Preriit Souda

Dear Diary

Before I start this blog, I would like to thank all those who read my last blog and shared their observations on the problems in data collection. It was interesting to hear from professionals working in India, Turkey, Canada, Australia about their take on this issue. While some agreed, some decided not to. Some agreed but counter-questioned asking for solutions. While I firmly believe that pointing at problem is one step that needs to be followed by solutions, my blog was intended to bring this problem to the attention of MR(Market Research) community which has otherwise stopped talking about this issue or has accepted these pitfalls as a part of life. Yet moving on, I will try to present some relevant solutions.

Last Monday, Adam (RWC Editor) wrote an email to me asking for my next blog. Not sure about what I will write next and with a Dracula film running on my TV, Adam flashed in my mind as a Dracula ready to bite me if I didn’t send him a blog soon. With his picture in mind, I woke up next morning. With shower gushing from above, I finally had an answer trickling in my head to avoid being bit by Adam! Hence this blog is dedicated to my shower for saving my life!

Two days later I attended a conference dedicated to technology for marketers and advertisers organised by UBM. Common themes explored were SEO (search engine Optimisation), social media marketing and big data possibilities. Big data has become a common term nowadays. Everywhere you go you hear the same story: “BIG DATA is coming” or “BIG DATA has come”… But do we actually understand this so called BIG creature who is ready to bite us? In the MR world, either we fret about big data or show a rosy picture about possible futuristic insights from Big data. Very few actually talk about something that we need to do today to equip ourselves to handle big data. Being someone who is working on such datasets, I feel that we as an industry are quite ill equipped to handle this deluge of data. Even if we create the IT backend to maintain huge databases, analysing it requires a different skill-set and more importantly a different mindset. In my opinion, cross-knowledge of market research, technology and statistics/mathematics and more importantly a passion to push the envelope is a pre-requisite. We need to go beyond our comfort zone (surveys) to regain our dominance in market intelligence; this may mean recruiting people of diverse academic backgrounds, betting on unlikely innovative ideas and being ready to fail and then re-emerge from those failures.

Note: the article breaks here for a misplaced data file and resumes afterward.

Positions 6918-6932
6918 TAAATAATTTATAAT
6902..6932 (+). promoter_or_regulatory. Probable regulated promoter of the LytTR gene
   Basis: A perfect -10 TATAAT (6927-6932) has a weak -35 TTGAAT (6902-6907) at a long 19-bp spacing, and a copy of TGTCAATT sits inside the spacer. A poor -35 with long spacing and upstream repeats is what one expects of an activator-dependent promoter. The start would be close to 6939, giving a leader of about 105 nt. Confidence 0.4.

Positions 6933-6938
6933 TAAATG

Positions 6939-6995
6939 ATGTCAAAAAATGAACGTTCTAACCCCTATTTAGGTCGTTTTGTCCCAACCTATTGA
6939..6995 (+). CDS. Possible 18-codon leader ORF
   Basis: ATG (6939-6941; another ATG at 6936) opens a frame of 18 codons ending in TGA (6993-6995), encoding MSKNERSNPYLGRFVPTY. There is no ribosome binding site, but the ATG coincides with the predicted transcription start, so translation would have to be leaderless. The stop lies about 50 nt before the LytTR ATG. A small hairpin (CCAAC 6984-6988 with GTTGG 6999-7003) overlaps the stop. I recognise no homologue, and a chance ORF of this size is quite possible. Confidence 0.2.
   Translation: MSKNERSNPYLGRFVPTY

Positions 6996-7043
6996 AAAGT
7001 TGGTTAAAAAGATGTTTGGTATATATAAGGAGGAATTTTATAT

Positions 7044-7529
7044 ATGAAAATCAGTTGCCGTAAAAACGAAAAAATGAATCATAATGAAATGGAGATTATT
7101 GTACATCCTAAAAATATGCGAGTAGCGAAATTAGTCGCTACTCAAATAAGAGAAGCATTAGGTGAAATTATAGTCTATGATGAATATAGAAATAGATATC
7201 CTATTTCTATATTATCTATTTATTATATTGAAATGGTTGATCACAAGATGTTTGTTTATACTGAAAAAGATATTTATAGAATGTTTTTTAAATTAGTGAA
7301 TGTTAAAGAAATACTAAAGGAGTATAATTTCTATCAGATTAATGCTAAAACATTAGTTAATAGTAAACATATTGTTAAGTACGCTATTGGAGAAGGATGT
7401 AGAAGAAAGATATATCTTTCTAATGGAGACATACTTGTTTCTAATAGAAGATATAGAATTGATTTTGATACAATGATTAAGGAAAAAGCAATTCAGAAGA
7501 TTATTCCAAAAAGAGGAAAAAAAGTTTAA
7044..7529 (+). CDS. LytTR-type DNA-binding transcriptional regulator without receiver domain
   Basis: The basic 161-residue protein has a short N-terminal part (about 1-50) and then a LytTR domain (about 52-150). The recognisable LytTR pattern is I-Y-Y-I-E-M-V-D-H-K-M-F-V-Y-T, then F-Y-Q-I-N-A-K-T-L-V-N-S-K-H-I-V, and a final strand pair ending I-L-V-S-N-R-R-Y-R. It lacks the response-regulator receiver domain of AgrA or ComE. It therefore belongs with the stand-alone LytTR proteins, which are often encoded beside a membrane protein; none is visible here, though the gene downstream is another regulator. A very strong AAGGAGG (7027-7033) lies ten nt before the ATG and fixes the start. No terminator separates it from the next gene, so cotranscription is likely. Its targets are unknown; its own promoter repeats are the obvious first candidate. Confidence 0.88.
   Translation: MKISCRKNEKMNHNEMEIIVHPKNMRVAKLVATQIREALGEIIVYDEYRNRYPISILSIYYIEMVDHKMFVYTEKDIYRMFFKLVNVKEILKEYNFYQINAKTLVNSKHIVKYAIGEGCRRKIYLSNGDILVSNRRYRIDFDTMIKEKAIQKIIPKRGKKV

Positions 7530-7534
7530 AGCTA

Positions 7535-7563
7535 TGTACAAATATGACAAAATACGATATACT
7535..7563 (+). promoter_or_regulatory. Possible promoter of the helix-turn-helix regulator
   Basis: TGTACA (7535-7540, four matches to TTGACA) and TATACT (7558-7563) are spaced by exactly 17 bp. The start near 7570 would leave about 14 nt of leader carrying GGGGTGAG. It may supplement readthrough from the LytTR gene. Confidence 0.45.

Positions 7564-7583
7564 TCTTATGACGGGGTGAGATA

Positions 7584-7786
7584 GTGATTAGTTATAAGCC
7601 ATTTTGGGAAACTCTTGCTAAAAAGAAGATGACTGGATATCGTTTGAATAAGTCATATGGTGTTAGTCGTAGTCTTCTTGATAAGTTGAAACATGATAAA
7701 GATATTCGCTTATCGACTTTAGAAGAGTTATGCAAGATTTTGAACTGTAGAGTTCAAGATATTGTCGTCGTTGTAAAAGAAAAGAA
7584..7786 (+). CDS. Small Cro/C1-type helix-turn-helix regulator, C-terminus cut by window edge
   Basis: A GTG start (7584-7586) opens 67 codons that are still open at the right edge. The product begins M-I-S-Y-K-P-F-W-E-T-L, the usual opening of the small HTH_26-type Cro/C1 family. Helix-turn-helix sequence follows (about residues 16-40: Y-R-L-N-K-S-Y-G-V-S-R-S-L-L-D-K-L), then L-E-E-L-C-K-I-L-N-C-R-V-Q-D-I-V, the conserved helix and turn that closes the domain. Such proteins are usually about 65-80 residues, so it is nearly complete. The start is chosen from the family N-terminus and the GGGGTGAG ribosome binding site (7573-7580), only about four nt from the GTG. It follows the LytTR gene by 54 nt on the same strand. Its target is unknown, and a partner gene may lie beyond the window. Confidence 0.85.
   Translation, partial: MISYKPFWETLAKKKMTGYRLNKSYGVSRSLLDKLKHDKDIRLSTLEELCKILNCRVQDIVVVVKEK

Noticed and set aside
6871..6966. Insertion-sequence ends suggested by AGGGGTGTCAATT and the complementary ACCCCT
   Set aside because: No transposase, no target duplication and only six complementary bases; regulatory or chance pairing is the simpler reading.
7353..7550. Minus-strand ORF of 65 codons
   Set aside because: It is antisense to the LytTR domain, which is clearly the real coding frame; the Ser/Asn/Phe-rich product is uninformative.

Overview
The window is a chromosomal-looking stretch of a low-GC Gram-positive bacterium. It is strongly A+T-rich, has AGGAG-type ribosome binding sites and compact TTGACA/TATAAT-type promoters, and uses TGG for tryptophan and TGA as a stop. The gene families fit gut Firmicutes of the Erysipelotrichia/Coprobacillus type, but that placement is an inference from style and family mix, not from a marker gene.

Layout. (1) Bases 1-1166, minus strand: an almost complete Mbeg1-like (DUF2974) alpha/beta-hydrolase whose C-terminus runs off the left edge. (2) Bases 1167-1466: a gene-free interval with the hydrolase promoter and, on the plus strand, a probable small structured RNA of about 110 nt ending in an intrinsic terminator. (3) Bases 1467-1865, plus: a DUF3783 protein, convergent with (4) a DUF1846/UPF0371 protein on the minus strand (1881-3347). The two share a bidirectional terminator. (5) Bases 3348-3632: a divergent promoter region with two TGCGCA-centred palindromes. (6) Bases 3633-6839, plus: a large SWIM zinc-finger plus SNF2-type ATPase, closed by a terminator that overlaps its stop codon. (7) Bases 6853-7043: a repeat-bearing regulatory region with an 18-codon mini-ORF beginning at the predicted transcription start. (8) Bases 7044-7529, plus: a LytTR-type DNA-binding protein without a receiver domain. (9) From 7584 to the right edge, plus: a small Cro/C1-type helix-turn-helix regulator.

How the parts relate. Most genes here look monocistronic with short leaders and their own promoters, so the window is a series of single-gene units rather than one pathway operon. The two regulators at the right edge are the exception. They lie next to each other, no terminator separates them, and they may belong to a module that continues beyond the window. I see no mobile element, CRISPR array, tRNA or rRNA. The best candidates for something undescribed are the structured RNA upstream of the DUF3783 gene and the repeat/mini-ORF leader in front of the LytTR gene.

Moving on to the other topic that often comes up in conferences is innovation. I agree with Twitter’s @Angry_MR_ client that how can MR agencies consult companies on innovation when they themselves don’t innovate[2]. In last 40 years,I believe that industry has not done anything which is a game changer. We still do the same kind of surveys and focus groups, may be the medium has changed in some parts of the world but core methods are the same. These techniques were useful in an era when people didn’t have a parallel life in the matrix; in an era when people didn’t shell out a lot of info in social media without being asked and a time when technology was not powerful enough to decode complex patterns in huge purchase databases. Our clients’ requirements have changed in this hi tech world. They need us to help them know their customers better and we appear to be incapable due to our self-created inertia.

Several MR companies are positioning themselves as consulting partners to clients which is a great idea but I believe that we need to strengthen ourselves in our core capabilities too, i.e. data collection. I believe that market research needs to be like a shadow following consumers (while respecting privacy concerns). People talking about big data in MR often forget passive techniques. While I really appreciated that ESOMAR dedicated an entire workshop on this topic in summer of 2012, a quick look at ESOMAR’s Linkedin post on this topic shows that acceptance about such techniques is less or mixed . I feel that passive techniques enabled using technological advances in social media, online sphere etc are the way forward; either we embrace it or accept the gloomy future.

I also believe that ESOMAR needs to give more emphasis on giving a stage to demonstrate lab experiments in methodological innovations. A quick look at ESOMAR conferences show that more than 90% of research papers showcased have a strategic focus; great research which did some wonders in real business world. While it’s important to hear about such success stories, ESOMAR also needs to give opportunity to showcase new “budding” ideas which are not yet ready to be implemented in real world but can bloom out to be a game changer. This will help in creating awareness about some budding new ideas being tried while also inspiring people to innovate beyond the set boundaries. Industry might end up giving rise to home-grown ideas rather than embracing techniques from other fields.

Closing this blog, I would say that we are in serious need of creativity. May it be big or small idea, even if we start doing our regular work with some shades of creativity, we can re-invent our industry.

Controversially Yours

Preriit

PS –Feel free to agree-disagree on my opinion. Plus feel free to correct me on any stuff you feel am ill-informed or biased. Views expressed are solely personal and do not reflect views of TNS or associated companies.

  Preriit Souda is a consultant at TNS Global

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